A new report explores the social and cultural barriers to nature recovery in Scotland.
Rewilding has recently generated more media interest than ever before, with the heightened focus on nature recovery following COP26, and widespread recognition that Scotland has become one of the most nature-depleted countries in the world. According to a recent poll carried out by YouGov, 77% of Scots support rewilding – the large-scale recovery of nature in order to reverse ecological decline, and to mitigate the impacts of climate breakdown.
Despite this growing support, some people still have concerns about rewilding and the change that it could bring about. Hearts & Minds is a new report produced by rewilding charity, SCOTLAND: The Big Picture, which seeks to understand different reactions to rewilding and consider how these might be holding back the restoration of our living systems.
“The practical idea of ecological restoration, or rewilding, is a simple one, but the social, cultural and political landscapes it must navigate to succeed are complex,” says Peter Cairns, Executive Director of SCOTLAND: The Big Picture.
“Conversations around changes to the way Scotland’s landscapes look and function can sometimes be uncomfortable – hence they’re mostly avoided. But we face a challenge that binds us all together: how to address climate breakdown and ongoing global nature loss. We need to create shared solutions to shared challenges.”
Hearts & Minds points out that across the spaces where rewilding is discussed, most notably social media, there can be a lack of tolerance for different perspectives, with entrenched, impassioned opinions from all sides. Rather than allowing issues to be explored, nuance to be understood and common ground found, these platforms so often seem to polarise the discussion and exaggerate differences, says the report.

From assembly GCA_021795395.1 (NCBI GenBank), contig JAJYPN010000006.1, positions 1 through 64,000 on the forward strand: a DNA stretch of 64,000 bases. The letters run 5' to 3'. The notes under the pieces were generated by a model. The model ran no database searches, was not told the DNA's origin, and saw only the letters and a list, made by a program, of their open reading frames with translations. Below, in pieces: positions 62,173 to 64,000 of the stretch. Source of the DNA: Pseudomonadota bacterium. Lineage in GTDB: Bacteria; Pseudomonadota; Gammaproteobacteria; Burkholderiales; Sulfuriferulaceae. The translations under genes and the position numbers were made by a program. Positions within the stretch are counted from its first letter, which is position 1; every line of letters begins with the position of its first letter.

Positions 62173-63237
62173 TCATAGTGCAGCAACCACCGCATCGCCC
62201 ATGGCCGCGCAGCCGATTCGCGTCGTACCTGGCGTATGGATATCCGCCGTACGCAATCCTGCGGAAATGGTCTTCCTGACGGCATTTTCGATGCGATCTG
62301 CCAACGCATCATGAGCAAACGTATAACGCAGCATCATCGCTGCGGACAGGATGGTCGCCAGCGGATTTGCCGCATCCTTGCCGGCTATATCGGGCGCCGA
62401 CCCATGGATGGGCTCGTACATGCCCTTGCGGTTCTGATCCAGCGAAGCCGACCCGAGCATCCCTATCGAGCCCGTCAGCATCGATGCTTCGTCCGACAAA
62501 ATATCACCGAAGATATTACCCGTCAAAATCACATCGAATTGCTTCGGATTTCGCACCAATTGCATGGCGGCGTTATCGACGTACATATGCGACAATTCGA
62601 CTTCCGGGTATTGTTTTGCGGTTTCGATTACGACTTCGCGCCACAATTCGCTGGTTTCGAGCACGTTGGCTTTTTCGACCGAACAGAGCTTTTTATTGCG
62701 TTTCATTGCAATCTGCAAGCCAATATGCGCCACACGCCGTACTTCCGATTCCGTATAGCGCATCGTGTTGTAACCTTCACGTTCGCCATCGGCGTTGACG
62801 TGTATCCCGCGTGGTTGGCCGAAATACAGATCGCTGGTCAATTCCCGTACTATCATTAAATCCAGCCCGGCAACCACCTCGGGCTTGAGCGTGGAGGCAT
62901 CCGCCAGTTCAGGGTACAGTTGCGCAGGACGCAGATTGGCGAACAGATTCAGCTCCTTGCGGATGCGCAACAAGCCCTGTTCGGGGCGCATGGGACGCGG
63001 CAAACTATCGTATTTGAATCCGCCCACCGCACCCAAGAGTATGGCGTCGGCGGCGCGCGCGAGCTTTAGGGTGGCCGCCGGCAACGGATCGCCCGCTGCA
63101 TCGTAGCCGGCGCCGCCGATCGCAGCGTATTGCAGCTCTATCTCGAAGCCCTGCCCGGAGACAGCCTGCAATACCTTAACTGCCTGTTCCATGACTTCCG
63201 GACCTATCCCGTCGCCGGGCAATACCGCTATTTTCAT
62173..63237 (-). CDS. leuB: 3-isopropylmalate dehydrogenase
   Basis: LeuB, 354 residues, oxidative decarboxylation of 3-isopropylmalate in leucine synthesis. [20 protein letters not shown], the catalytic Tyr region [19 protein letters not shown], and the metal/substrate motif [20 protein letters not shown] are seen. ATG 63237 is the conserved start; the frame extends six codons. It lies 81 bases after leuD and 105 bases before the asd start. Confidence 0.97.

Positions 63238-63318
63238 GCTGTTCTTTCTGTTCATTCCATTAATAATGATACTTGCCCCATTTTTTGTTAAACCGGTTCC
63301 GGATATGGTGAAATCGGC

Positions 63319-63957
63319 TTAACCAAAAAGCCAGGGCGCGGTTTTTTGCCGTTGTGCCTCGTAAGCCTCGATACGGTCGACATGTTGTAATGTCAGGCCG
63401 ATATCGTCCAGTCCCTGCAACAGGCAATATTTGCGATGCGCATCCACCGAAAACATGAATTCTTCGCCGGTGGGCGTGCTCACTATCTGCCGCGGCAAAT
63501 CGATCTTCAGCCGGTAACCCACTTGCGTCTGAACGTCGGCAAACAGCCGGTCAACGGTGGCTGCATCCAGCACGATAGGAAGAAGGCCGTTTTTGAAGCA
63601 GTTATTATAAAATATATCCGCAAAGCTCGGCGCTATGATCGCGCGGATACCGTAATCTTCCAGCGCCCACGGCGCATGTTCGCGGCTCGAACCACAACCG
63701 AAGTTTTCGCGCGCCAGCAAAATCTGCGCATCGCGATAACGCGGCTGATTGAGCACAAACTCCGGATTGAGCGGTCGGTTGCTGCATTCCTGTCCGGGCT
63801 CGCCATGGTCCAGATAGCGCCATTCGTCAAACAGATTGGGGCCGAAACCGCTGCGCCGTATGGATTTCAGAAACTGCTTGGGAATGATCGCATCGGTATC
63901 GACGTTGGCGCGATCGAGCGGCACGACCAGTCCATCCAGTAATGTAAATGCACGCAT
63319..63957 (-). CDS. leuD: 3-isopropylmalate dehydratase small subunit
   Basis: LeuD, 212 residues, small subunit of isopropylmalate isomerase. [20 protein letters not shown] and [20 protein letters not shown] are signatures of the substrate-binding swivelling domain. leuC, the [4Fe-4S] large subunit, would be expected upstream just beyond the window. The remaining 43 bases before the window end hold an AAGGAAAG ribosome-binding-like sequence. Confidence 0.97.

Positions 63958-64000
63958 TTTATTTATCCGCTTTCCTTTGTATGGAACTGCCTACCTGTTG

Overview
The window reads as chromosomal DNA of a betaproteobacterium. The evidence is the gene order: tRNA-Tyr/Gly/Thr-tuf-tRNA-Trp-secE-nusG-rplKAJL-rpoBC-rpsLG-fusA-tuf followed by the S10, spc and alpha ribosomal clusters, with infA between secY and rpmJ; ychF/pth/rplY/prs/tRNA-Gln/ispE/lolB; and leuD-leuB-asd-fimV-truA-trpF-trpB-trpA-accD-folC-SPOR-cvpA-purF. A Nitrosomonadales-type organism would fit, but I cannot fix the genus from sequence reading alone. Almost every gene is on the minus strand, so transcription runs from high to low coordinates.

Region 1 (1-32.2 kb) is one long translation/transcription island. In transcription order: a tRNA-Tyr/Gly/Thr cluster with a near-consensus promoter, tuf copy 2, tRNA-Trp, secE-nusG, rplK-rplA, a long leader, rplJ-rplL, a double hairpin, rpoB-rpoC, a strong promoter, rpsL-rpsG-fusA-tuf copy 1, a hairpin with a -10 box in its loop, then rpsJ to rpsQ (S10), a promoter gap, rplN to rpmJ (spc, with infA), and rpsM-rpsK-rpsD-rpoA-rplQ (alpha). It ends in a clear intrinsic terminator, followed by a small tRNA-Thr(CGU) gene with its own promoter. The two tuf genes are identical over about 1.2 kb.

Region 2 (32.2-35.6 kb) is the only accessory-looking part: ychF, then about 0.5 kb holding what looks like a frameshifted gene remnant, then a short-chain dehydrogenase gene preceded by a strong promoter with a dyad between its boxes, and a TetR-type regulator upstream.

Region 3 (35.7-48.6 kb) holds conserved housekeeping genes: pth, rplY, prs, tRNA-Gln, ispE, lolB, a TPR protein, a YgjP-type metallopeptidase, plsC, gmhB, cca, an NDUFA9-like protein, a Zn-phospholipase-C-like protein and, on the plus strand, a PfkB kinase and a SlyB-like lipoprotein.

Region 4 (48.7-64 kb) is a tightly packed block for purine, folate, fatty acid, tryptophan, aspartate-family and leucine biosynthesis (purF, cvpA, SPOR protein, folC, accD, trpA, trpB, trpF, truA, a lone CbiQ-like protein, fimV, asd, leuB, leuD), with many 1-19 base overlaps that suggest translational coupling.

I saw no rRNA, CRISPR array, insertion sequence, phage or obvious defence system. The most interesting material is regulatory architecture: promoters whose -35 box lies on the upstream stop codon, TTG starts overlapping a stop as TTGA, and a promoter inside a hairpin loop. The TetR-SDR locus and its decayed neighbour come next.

Arranged by interest groups, Hearts & Minds explores attitudes towards rewilding among farmers, field sports enthusiasts, landowners, rural communities, conservation bodies and the general public, seeking to understand the sources of conflict and make recommendations on how to reconcile differing perspectives.
Barriers to the acceptance of rewilding by farmers include concerns over how a ‘rewilded’ landscape works economically, and potential loss of traditional farming practices. Yet the report points out that farmers and rewilders both want and need a healthy environment and thriving rural communities. Similarly, although some angling enthusiasts might prioritise catch numbers, everyone shares a common interest in clean, healthy river systems.
“We believe there is much more common ground than is currently portrayed in the popular media, and much to be gained from demystifying rewilding, fostering a more mutually respectful debate, and highlighting the benefits that large-scale nature recovery offers to everyone. Hearts & Minds doesn’t pretend to have all the answers to what is a complex issue, but it does provide a springboard for building bridges leading to a more considered, progressive and inclusive conversation about how Scotland’s landscapes could function better to benefit nature, climate and people.”
The report concludes that more needs to be done to help different groups navigate the changes rewilding could bring, and recognise the opportunities relevant to their interests, if it is to gain wider support across the groups considered. Some resistance to rewilding undoubtedly results from its uncertain outcomes, but it could offer the best chance to mitigate many of the really scary challenges we have already precipitated through climate breakdown, from which there is arguably much more to fear.